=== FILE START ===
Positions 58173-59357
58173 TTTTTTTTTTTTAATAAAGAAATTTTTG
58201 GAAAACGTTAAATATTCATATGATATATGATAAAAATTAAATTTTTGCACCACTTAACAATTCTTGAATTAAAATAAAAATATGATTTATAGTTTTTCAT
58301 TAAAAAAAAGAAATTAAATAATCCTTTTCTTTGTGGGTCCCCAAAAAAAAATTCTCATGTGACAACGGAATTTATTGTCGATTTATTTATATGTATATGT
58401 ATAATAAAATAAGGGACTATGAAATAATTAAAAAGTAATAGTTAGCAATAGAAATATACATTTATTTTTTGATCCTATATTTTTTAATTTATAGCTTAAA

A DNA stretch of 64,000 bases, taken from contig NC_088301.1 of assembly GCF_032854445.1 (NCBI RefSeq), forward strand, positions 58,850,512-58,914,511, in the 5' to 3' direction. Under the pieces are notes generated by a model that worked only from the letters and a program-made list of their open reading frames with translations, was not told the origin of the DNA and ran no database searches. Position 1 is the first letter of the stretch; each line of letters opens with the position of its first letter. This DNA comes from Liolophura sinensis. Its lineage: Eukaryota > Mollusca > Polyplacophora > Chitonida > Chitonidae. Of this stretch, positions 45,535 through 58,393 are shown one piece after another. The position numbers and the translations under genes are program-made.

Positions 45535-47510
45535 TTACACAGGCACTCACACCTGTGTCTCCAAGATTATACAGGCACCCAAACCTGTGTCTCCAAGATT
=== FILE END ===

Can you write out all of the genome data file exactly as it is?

Positions 58173-59357
58173 TTTTTTTTTTTTAATAAAGAAATTTTTG
58201 GAAAACGTTAAATATTCATATGATATATGATAAAAATTAAATTTTTGCACCACTTAACAATTCTTGAATTAAAATAAAAATATGATTTATAGTTTTTCAT
58301 TAAAAAAAAGAAATTAAATAATCCTTTTCTTTGTGGGTCCCCAAAAAAAAATTCTCATGTGACAACGGAATTTATTGTCGATTTATTTATATGTATATGT
58401 ATAATAAAATAAGGGACTATGAAATAATTAAAAAGTAATAGTTAGCAATAGAAATATACATTTATTTTTTGATCCTATATTTTTTAATTTATAGCTTAAA

A DNA stretch of 64,000 bases, taken from contig NC_088301.1 of assembly GCF_032854445.1 (NCBI RefSeq), forward strand, positions 58,850,512-58,914,511, in the 5' to 3' direction. Under the pieces are notes generated by a model that worked only from the letters and a program-made list of their open reading frames with translations, was not told the origin of the DNA and ran no database searches. Position 1 is the first letter of the stretch; each line of letters opens with the position of its first letter. This DNA comes from Liolophura sinensis. Its lineage: Eukaryota > Mollusca > Polyplacophora > Chitonida > Chitonidae. Of this stretch, positions 45,535 through 58,393 are shown one piece after another. The position numbers and the translations under genes are program-made.

Positions 45535-47510
45535 TTACACAGGCACTCACACCTGTGTCTCCAAGATTATACAGGCACCCAAACCTGTGTCTCCAAGATT